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Charter agrees to stop airing ads NYS calls 'misleading'


Charter Communications has taken a step that could ease tensions between the cable company and New York State after the state Public Service Commission voted last week to kick Charter out of the state in a dispute over extending broadband service.

When New York State approved Charter’s purchase of Time Warner Cable two years ago, it required the company to extend its network and meet certain deadlines along the way. It’s the state’s contention that hasn’t happened, leading to the PSC’s decision to tell Charter to leave the state. 

There have been some rumblings suggesting the move is political in an election year. Le Moyne College political science professor Jim Snyder says that’s not the way the Public Service Commission works.

"They are not at the beck and call of the governor," said Snyder. "They are an independent group. They are bipartisan. So this idea that this is a political stunt doesn’t fit with the history and what’s going on here.”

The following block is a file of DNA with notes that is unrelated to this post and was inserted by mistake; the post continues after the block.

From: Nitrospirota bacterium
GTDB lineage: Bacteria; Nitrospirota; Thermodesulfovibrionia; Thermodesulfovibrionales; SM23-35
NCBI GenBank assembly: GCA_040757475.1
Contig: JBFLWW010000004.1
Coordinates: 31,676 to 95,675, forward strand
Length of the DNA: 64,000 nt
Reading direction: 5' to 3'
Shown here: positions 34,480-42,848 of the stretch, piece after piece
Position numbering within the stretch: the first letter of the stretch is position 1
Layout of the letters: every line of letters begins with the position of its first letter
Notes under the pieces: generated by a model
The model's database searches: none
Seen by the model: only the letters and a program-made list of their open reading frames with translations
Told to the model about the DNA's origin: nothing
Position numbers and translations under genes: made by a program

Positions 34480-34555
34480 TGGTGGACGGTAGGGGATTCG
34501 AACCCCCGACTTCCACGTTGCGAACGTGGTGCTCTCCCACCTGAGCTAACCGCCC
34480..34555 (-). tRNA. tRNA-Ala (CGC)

Gov. Cuomo for his part, has openly criticized Charter in the press recently.

“Just because you are a big corporation doesn’t mean you're right, doesn’t mean you can come into this state and bully the consumers of this state. It’s not going to happen," Cuomo said last week during an appearance in Auburn.

Snyder said the the PSC has pressing the issue with Charter for several months.

"They’re a powerful state agency with a lot of law on their side and they’re sitting down and saying this is wrong, it has to be fixed," said Snyder. "So it’s up to Charter to come up with some kind of suggestion or compromise."

And Charter appears to have done just that. In a statement released Wednesday, the company said "in an effort to help bring about a resolution of outstanding disputed matters with the Public Service Commission of New York, Charter will halt airing certain advertising. We look forward to resolving all matters currently disputed with the PSC in the not too distant future."

Ellen produces news reports and features related to events that occur in the greater Syracuse area and throughout Onondaga County. Her reports are heard regularly in regional updates in Morning Edition and All Things Considered.